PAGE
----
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Germinating virologists

A new generation of virus experts are not just good researchers but good communicators too

Green virus under microscope This is a "boom time" for virologists, according to one of the featured rising stars, and it is set to get busier. New and resurgent diseases, increasing resistance to treatment and long-haul tourism, which is spreading previously rare conditions, are all contributing to the changing landscape of infectious diseases. What's more, there is also an increase in the prevalence of existing diseases: HIV infection continues to rise and the major centres are seeing more and more hepatitis C.

Some observers feel that there are not enough clinical virologists, but the workload is unpredictable and against the baseline of normality, such as it is, there are spikes of activity due to unexpected infections.

In 2004, for example, there was an outbreak of mumps in some of our universities. The cause was low immunity in those too old to have received MMR (the MMR programme only started in 1988), but young enough to have not developed natural immunity through exposure. The virologists had to work out a strategy for dealing with this – how to test, treat those infected and provide prophylaxis for those at risk.

Since then, of course, we've had the bird flu outbreak and now the swine flu pandemic. Even where these turn out to be scares, planning and preventive measures have to be put in place. Swine flu, fortunately, doesn't look as though it is going to be as severe as feared, but nevertheless, at the time of writing this article, there are 52,160 laboratory-confirmed cases including 231 deaths in around 100 countries and territories.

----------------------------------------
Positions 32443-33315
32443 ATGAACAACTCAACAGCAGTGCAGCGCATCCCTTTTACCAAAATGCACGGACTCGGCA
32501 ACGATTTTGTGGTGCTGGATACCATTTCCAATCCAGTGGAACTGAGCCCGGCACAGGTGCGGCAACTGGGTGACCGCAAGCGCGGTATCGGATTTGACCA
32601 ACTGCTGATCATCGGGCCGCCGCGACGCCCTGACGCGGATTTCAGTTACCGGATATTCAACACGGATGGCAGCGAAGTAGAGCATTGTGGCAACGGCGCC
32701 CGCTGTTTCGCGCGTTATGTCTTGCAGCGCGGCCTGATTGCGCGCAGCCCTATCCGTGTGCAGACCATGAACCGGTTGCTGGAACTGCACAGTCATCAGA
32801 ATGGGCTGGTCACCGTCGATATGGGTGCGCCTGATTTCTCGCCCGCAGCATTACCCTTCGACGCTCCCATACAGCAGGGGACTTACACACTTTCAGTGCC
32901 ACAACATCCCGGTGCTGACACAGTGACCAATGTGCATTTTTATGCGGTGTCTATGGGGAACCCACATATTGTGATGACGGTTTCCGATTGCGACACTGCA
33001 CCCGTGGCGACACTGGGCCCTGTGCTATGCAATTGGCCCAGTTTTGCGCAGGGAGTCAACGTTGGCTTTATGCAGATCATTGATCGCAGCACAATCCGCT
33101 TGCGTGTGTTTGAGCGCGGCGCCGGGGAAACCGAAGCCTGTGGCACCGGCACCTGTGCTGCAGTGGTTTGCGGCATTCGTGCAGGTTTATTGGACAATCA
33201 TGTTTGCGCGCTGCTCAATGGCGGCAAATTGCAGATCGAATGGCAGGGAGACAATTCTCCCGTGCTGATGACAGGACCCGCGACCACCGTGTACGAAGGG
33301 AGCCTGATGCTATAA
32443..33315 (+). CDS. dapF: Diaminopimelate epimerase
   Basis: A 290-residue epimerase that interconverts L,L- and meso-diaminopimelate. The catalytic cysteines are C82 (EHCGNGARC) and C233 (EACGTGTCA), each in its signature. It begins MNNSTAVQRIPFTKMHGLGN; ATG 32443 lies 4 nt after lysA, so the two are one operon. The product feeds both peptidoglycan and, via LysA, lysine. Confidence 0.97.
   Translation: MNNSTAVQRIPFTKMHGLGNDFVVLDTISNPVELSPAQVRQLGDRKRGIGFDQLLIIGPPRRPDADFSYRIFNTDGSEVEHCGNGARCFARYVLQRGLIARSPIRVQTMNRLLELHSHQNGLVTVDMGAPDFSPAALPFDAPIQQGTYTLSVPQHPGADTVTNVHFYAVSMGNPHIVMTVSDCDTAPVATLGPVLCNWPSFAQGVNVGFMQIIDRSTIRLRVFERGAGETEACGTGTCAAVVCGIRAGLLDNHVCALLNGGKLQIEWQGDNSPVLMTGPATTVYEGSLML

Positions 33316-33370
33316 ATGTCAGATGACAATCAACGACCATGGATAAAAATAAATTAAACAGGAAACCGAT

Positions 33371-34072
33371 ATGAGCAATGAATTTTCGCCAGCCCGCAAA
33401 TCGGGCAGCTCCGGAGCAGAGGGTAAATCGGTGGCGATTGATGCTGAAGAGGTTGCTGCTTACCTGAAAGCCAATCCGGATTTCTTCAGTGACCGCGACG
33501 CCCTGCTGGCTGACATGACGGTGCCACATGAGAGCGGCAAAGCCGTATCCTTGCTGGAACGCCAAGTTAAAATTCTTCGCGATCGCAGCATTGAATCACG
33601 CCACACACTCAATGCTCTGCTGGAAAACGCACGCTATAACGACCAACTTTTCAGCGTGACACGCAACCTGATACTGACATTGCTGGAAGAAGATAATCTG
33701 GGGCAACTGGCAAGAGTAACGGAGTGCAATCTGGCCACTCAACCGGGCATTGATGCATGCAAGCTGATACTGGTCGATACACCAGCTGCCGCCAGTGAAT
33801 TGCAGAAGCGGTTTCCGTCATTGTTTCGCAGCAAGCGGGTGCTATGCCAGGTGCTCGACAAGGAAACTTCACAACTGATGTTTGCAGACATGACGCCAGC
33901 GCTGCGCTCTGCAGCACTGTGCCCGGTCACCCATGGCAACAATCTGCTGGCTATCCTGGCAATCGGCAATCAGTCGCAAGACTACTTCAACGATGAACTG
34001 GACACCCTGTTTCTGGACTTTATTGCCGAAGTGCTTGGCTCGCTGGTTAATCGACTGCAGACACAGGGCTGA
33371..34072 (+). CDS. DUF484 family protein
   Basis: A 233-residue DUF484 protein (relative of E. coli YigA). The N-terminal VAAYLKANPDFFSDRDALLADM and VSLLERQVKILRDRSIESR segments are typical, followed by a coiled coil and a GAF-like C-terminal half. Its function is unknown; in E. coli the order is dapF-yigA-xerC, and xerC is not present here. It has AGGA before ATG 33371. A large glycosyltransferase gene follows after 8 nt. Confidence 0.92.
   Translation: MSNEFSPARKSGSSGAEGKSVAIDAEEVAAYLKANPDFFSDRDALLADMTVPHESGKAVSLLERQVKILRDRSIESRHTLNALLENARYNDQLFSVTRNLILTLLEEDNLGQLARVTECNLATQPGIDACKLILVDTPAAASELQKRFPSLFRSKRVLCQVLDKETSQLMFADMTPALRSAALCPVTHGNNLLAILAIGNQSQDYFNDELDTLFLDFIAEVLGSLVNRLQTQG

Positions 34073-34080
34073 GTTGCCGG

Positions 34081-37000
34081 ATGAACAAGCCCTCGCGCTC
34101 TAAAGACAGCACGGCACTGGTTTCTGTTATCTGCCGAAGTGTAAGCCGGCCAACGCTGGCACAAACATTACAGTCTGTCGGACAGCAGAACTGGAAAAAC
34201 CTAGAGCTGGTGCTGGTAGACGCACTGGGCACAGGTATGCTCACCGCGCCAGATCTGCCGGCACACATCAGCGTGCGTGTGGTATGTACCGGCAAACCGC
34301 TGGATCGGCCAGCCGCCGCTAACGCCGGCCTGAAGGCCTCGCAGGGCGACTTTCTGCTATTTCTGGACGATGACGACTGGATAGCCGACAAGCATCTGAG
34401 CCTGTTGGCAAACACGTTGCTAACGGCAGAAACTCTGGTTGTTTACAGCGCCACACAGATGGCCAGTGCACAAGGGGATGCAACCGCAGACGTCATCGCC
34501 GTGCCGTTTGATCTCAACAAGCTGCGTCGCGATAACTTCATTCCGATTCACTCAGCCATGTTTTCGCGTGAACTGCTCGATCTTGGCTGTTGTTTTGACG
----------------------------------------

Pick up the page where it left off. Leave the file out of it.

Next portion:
Interestingly, 80 per cent of emerging conditions are zoonoses, ie a disease that normally infects other animals, but which – in certain circumstances – crosses species to infect humans.

As well as the clinical and public health issues, there is a shortage of new anti-viral drugs. As in other areas of medicine, molecular biology seems to be the area generating exciting developments and both the doctors featured are using this to investigate novel therapeutic approaches.

Perhaps more than in any other area of medicine, public education is a priority, but getting the balance right when discussing risk is tricky. The public needs to understand the dangers, but the reporting can be alarmist. Writing about swine flu in the Virology Journal earlier this year, deputy editor, William R Gallaher said, "This is time for calm, thoughtful action and not the panic we have seen spread around the globe inspired by media reports."